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Coinbase Appoints its First-Ever Chief Compliance Officer

August 2, 2018 - Comment

Coinbase announced the appointment of its first-ever chief compliance officer on July 31. The new member of the ever-expanding Coinbase team, Jeff Horowitz, joins the crypto exchange after spending decades in regulatory and compliance roles at some of the most renowned companies in the US. His appointment comes at a time when Coinbase is making inroads


Coinbase announced the appointment of its first-ever chief compliance officer on July 31. The new member of the ever-expanding Coinbase team, Jeff Horowitz, joins the crypto exchange after spending decades in regulatory and compliance roles at some of the most renowned companies in the US. His appointment comes at a time when Coinbase is making inroads into the mainstream financial services industry through Coinbase Custody and its acquisition of a broker-dealer.

The Best of Both Worlds

Horowitz joins Coinbase from Pershing LLC, a subsidiary of BNY Mellon. Pershing is an investment firm that provides brokerage custodial services, clearing and settlement solutions, and wealth management solutions to its clients, with over $1 trillion of assets under management. Prior to Pershing, Horowitz worked at Goldman Sachs, Citigroup and the Federal Deposit Insurance Corporation (FDIC). His expertise is in compliance and anti-money laundering, a critical area for Coinbase as it seeks to delve into the securities industry.

Coinbase’s president described Horowitz as the best candidate for the job given his experience.

Hiring Jeff is recognition on our part that navigating compliance complexities on a global scale requires a concerted, cross-functional effort, guided by leaders with experience that spans policy, financial services, and corporate governance.

While most crypto exchanges are happy to provide a trading platform for digital assets, Coinbase has been initiating moves that could see it become one of the most diverse financial services firms in the US. The San Francisco-based company is reportedly in talks with the relevant regulators to obtain a federal banking license. Coinbase also acquired three companies last month which will give it the ability to trade securities, a crucial offering if the SEC decides to classify some of the popular cryptos as securities.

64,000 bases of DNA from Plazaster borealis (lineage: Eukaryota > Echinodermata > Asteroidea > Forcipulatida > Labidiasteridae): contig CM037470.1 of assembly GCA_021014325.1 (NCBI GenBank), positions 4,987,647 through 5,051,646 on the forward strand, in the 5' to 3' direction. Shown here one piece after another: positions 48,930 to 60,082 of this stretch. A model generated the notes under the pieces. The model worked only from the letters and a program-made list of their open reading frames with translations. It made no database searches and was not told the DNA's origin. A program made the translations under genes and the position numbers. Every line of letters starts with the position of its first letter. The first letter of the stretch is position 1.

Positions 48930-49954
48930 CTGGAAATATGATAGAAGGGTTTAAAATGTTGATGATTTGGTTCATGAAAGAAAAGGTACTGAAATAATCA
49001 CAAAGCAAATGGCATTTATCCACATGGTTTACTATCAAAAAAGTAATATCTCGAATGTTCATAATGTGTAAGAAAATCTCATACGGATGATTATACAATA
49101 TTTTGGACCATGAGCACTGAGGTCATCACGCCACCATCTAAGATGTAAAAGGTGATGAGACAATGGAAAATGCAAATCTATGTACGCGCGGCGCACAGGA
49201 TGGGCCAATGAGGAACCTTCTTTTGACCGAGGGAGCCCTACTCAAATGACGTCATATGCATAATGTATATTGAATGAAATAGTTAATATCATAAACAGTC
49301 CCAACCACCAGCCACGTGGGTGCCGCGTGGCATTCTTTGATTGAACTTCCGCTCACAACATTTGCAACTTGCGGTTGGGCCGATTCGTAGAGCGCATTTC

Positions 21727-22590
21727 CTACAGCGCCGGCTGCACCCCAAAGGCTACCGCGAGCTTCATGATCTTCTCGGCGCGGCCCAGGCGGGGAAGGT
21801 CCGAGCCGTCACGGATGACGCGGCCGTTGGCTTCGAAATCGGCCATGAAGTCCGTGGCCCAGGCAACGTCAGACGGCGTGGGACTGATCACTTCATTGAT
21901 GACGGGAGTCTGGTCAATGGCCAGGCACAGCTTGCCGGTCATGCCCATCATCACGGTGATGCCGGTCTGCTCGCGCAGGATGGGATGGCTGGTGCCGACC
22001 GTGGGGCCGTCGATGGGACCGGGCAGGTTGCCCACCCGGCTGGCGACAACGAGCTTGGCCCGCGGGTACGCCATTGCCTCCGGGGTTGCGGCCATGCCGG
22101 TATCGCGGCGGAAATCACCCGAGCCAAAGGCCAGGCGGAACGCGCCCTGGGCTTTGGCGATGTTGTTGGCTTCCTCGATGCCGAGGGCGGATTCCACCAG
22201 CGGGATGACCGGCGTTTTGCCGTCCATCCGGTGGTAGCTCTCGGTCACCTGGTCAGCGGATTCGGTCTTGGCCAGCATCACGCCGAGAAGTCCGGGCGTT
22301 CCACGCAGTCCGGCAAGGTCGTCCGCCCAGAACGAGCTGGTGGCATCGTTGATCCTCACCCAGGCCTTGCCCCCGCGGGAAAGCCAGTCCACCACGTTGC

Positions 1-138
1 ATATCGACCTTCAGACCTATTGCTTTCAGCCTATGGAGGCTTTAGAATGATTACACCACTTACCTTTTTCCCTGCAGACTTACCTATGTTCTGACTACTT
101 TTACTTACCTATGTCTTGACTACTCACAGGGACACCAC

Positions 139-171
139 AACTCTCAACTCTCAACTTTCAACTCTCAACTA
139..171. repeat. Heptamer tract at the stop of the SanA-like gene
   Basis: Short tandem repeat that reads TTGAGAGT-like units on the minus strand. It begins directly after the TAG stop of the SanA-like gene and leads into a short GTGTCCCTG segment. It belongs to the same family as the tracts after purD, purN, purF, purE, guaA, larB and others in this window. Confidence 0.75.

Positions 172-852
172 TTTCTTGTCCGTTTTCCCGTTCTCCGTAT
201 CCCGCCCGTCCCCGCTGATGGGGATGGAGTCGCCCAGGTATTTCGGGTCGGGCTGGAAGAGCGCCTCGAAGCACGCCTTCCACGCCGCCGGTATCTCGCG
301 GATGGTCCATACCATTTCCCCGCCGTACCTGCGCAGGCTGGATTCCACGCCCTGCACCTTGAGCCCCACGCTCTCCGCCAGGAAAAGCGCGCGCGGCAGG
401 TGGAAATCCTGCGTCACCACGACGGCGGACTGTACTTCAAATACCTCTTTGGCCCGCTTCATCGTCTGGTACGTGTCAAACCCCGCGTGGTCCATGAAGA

Coinbase also recently revealed that its investigation into claims of insider trading just before it listed Bitcoin Cash didn’t amount to much and that no wrongdoing was discovered. The allegations arose after Bitcoin Cash witnessed an unprecedented number of buy orders in December, just a few hours before Coinbase announced that it would be adding support for the cryptocurrency. The announcement by Coinbase was quite sudden and unexpected, as the exchange had previously announced that it would list BCH in January. Once the listing was announced, the price of Bitcoin Cash more than doubled in just a few hours, and naturally, many began to question the decision by Coinbase and the sudden spike in buy orders just before the announcement.

The allegations piled on, and fearing damaging their reputation as an ethical crypto exchange, Coinbase hired two legal firms to look into the matter, and according to the exchange, all its employees were absolved of any wrongdoing. This has not done much to settle the doubts of many crypto traders who found the events leading up to the listing a bit too convenient for a coincidence.

Coinbase is not letting this get in its way as it seeks to maintain its position as the leading crypto exchange in the US. The exchange recently announced that it was considering five more coins for listing including Zcash, Basic Attention Token, and Stellar Lumens. Coinbase also recently announced that it had partnered with London-based WeGift to allow its European customers to buy virtual gift cards with cryptos. The virtual gift cards can be used to pay for products from retailers such as Uber, Nike, Ticketmaster and Clarks.



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